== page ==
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School Board May Be Your Most Important Election

BLM at School
Our late friend Phyllis Schlafly, the First Lady of the Conservative Movement, was fond of saying that the most important election wasn’t President, it was Republican Precinct Committeeman, because that was the gateway to the Republican Party organization, and through it the ability to endorse candidates and set the GOP Platform.

Mrs. Schlafly had a good point, but if there is another office that vies for importance with Republican Precinct Committeeman it is membership in your local school board.

And this year school board elections are more important than ever, because so much of immediate import is at stake.

The first issue many school boards must address this year is whether and how to reopen schools – and make no mistake this decision by a minor elected body will have vast economic and social impact on your community.

If your schools do not open, or open as “online only” your community will remain in a form of lockdown, with the accompanying devasting economic consequences, because a significant portion of your community’s workforce will be unable to return to work without the full day of childcare schools provide.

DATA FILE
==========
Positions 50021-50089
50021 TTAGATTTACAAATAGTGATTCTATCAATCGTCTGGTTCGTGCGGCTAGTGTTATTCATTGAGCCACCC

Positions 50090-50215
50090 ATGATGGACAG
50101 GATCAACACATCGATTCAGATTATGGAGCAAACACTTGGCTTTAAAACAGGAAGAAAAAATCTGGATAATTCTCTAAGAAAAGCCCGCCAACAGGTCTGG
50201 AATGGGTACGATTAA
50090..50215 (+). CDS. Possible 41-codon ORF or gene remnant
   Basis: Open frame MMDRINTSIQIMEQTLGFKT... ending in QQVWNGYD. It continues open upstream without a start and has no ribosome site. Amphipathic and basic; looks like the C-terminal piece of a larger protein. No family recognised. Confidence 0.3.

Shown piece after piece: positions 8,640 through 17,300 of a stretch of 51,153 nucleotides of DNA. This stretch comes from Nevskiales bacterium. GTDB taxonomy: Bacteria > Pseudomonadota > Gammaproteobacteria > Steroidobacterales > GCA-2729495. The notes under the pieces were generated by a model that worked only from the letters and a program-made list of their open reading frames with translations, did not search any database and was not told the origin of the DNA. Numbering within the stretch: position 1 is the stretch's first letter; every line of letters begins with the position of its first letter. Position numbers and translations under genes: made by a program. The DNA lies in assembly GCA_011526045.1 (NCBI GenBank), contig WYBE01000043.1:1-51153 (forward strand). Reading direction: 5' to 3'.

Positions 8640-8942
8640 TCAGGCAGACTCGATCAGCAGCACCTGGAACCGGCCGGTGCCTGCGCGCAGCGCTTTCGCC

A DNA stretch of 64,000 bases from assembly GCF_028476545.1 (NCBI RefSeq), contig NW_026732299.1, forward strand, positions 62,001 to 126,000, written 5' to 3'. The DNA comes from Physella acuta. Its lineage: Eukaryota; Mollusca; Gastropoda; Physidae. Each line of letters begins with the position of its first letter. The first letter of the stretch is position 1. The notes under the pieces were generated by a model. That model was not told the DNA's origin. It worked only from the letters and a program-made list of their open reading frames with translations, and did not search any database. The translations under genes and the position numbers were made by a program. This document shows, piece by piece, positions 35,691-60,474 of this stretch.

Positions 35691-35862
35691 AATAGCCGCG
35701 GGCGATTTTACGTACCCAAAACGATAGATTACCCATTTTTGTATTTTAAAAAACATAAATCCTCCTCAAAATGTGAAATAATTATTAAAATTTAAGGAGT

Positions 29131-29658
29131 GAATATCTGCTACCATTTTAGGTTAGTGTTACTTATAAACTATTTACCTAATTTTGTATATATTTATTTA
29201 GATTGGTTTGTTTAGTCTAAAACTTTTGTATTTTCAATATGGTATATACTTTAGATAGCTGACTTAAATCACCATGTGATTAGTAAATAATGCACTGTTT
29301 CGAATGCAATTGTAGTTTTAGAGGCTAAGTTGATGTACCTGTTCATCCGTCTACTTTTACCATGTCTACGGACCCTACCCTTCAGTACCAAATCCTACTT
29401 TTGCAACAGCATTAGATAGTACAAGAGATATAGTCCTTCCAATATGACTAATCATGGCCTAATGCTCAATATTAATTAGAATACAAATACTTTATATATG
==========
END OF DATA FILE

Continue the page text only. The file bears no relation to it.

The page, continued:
USA Today reported 4 in 10 working adults have children under 18. Nearly 60 percent of children under 5 participated in regular weekly care arrangements and a third were enrolled in a child care program of some kind before the coronavirus struck.

According to Chicago Booth’s Jonathan Dingel and Joseph S. Vavra and Northwestern postdoctoral scholar Christina Patterson, 50 million American workers with children younger than 14 will have a serious problem going back to work if childcare is unavailable. That’s almost a third of the prepandemic workforce of 160 million.

“Under a policy where young workers return to work while schools remain closed, 35 million workers who are over 55 would not be able to return to work, and another 16 million who are under 55 would be constrained by child-care obligations,” they write.

According to a McKinsey study, 16 percent of the workforce—representing 26.8 million workers—are dependent on childcare to work. Public schools provide the necessary childcare to a significant portion of those workers.

The same McKinsey paper cited one recent analysis projecting that students could return in the fall having progressed only 70 percent of a grade in reading and less than 50 percent of a grade in math during the 2019–20 school year. If closures extend beyond the fall, this shortfall could be even greater, with negative consequences for individual students and society as a whole.

You get the picture – if schools remain closed the economy remains closed – and the economic misery in your community rises.